Bartlett CLARK, Timothy PARKER, Nathan BEERS, Darius FINCH, Tobias
FINCH, Robert WILSON, S.B. SPENCER, William GOULD, C.
BAILEY, John DARLING, Harry ARMSTRONG, Homer BLAKE, John EDGETT and
and within a few years others came and made improvements, among
them were: William UTLEY, Cornelius HOLDEN, James HULL, Elisha
HEWITT, John WHEELER, Preston THAYER (1820), Joseph S. SPENCER,
John WINCH, James BOWKER, Norman and David BUTLER (1815),
Isaac SERGEANT, Jehiel SPICER (1812), Hezekiah COLE,
William BURNS, William SULLIVAN, Deacon Benonia HOGANS (1812),
James HYDE, Amos THORTON (1813), Daniel KNOWLES, Peter
WELCH, Hiram and Samuel HOGANS, John GREEN, Reuben MANN,
George and James ADAMS, William CLARE, Jacob CANNON, Thomas
PEABODY, Asa BUSHNELL, Abram MC KEE, Ralph STANWOOD, Robert
BALDWIN and Green WAITE.
this time, settlement became more rapid and within a few years the
most desirable lands of the town were all occupied.
In 1814 came Ebenzer and Samuel KNAPP, James
SEELEY, Frederick HOWLAND, Eli DARLING, Dr. WILLIAMS, John REEVES,
Jabez HICKS, James BENNETT, Charles HYDE, Amos JONES, John BOURN,
Rufus GARY, Alden WHEELOCK, Benjamin JERSEY, Andrew WEMETT,
and the next year (1815) there came Benjamin, Philip and Peter
SNYDER, Jonathan WATERS and Captain GRANBY.
early settlers were Alvin ANDERSON, John RAY, Elisha PRIOR, E.
WEED. Rev. Silas REYNOLDS, Abel EASTMAN, Mathew STANDISH, Luke
JOHNSON, Abram D. PATTERSON, Daniel PEABODY, Joshua HERRICK,
Reuben GILBERT, David PHILLIPS, Levi WALLING, Joseph LOBDELL,
Jesse STEWART, Thomas JOHNSON Amos PECK, Jenks BAGLEY, Enoch
MACOMBER, Orange POTTER, Ephraim TUCKER, Nathaniel BEARMORE,
Justice DAVID, Andrew HAMPTON, Jonas QUICK, Benjamin CONKLIN,
Daniel BEARDSLEY, Andrew BECKWITH, Abiather PHILLIPS, Asa FARRER,
James and Henry HEWITT, James HAPMTON, and others whose
names are as worthy of record as these, but undoubtedly have been
first schoolhouse was built in 1809 in Canadice Hollow and the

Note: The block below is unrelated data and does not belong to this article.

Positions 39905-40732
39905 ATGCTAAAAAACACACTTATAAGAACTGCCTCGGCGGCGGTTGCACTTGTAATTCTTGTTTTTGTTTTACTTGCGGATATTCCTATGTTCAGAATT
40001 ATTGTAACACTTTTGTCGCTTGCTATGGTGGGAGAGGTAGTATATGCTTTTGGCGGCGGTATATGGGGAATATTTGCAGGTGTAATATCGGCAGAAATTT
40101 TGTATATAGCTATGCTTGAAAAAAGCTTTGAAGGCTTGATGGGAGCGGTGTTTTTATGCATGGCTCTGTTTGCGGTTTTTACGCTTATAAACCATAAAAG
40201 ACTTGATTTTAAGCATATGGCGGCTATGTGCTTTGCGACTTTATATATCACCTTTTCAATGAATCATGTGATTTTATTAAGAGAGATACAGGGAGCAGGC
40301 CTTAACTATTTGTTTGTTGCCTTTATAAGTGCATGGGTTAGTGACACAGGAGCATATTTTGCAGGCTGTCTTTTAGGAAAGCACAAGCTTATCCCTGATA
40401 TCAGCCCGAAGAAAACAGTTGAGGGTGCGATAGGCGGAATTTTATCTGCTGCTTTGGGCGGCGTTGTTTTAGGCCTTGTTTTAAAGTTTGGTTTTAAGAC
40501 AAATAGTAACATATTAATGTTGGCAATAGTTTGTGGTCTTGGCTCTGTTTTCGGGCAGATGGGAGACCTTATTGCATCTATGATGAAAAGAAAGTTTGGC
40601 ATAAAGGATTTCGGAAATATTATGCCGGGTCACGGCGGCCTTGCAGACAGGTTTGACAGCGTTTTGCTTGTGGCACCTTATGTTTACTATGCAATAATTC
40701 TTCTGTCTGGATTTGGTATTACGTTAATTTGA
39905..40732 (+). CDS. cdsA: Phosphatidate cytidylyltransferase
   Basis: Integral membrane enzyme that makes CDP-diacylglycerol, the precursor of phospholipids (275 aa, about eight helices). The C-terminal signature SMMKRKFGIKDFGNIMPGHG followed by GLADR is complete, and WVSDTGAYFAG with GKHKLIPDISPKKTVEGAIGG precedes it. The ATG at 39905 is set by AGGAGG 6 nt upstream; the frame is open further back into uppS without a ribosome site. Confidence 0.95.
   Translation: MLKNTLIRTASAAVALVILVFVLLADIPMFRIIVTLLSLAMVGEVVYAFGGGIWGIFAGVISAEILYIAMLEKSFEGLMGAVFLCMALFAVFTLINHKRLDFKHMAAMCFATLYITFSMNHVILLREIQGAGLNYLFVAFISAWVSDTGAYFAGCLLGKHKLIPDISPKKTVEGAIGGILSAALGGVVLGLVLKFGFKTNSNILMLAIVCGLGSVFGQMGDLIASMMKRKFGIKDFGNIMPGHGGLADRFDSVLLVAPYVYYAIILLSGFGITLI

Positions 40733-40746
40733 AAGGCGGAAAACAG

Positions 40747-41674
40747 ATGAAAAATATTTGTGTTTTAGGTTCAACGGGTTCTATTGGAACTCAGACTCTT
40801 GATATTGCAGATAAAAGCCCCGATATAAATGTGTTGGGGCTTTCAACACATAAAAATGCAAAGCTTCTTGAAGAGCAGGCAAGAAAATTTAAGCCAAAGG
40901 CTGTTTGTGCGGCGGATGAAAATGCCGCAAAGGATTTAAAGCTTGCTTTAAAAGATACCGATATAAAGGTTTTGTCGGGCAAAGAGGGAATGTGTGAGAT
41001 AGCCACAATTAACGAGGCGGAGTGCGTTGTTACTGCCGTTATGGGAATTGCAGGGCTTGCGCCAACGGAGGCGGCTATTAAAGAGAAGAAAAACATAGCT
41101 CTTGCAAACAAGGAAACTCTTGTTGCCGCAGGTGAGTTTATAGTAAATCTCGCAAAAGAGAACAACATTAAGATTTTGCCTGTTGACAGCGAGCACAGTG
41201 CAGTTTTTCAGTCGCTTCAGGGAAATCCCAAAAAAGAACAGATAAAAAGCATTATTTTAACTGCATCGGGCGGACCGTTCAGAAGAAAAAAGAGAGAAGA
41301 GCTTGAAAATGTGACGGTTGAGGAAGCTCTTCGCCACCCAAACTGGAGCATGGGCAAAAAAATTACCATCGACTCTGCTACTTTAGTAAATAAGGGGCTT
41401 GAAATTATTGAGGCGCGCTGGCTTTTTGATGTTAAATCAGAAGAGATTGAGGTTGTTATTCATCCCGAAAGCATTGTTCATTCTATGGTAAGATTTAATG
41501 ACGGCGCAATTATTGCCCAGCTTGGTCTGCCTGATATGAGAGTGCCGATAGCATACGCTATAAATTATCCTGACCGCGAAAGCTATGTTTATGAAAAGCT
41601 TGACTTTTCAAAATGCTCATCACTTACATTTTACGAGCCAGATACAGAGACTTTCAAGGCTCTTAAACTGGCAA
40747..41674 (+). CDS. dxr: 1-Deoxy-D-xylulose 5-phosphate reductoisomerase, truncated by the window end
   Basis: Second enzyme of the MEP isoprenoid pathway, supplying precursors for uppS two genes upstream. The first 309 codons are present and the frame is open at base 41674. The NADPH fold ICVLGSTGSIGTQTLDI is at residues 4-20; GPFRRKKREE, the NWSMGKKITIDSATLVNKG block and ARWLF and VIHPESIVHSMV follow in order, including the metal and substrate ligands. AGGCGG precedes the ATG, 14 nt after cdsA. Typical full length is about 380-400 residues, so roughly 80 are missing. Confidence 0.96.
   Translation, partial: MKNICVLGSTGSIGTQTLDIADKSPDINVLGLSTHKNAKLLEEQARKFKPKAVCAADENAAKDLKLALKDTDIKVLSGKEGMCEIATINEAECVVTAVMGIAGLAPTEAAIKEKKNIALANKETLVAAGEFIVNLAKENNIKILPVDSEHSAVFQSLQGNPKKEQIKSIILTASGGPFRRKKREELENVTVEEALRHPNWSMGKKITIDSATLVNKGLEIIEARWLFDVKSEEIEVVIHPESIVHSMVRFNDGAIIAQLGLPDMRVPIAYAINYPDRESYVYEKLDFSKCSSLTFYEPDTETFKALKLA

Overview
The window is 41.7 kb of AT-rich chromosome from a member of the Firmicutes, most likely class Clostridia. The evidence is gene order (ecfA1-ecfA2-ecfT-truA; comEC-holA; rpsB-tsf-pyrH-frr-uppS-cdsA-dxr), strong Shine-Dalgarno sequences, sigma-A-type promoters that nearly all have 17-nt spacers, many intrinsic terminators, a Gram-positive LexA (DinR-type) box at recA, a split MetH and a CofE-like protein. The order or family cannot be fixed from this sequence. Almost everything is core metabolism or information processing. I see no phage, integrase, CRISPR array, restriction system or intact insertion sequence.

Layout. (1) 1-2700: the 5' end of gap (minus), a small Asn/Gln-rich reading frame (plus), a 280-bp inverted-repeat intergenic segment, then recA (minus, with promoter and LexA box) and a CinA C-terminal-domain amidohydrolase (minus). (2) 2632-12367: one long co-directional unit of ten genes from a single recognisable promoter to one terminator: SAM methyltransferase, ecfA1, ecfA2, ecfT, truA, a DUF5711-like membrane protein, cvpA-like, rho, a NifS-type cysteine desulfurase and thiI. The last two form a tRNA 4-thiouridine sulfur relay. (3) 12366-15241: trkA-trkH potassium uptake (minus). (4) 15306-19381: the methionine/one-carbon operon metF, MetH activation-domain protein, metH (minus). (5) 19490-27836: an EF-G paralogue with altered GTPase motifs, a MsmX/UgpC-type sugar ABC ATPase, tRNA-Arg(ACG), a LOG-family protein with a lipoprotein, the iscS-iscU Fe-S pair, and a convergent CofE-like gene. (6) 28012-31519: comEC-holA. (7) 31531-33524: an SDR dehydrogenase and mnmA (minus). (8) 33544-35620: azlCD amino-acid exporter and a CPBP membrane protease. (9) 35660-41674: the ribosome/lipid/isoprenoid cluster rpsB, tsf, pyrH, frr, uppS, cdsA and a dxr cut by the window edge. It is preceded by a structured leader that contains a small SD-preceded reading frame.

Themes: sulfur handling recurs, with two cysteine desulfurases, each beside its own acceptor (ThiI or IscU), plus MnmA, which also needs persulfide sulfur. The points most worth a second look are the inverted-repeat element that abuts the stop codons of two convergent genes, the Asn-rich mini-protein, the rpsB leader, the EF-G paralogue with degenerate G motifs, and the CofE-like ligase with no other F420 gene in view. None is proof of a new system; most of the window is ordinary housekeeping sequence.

first teacher was Betsey WALKER, sister of Gideon and John WALKER. The
first schoolhouse built on Kimball hill was in 1812, and the
earliest teachers were Belinda JACKSON, Eliza WILDS and Almira
HUBBARD. In the
same year a schoolhouse was built in the northeast part of the
town and Abigail ROOT was the first teacher.
Thomas DOOLITTLE was an early postmaster, his
commission bearing date 1823.
Early carpenters of the town were Asa, Pliny, William and
Zachariah ACKLEY and David TIBBALS.
mentioned, had ten children.
One, Betsey, married N.G. CHESBRO, of
Canandaigua, mentioned as connected with the abduction of William
MORGAN. The Hon.
Henry O., CHESBRO and Caroline CHESBRO, the
authoress, were grandchildren of Ira KIMBALL.
came to Kimball hill in 1836, bought a large farm and practiced
his profession. He
was a member of the State Legislature in 1843.
His son, Alanson W. AUSTIN, was superintendent of
schools, supervisor in 1863-65, and later served as school
son, Nathaniel G. AUSTIN, was supervisor in 1855.
Amasa T. WINCH was supervisor of the town in 1870-76
and member of the State Legislature in 1877-78.
Oliver C. ARMSTRONG was elected surrogate and died
soon after assuming the duties of that office.
Henry J. WEMETT was elected and served a term as
school commissioner, soon after his return from the war of the
Canadice was set off from Richmond in 1829 and the first town meeting was held April 6, 1830, at which time officers were elected. At that time the town was well populated.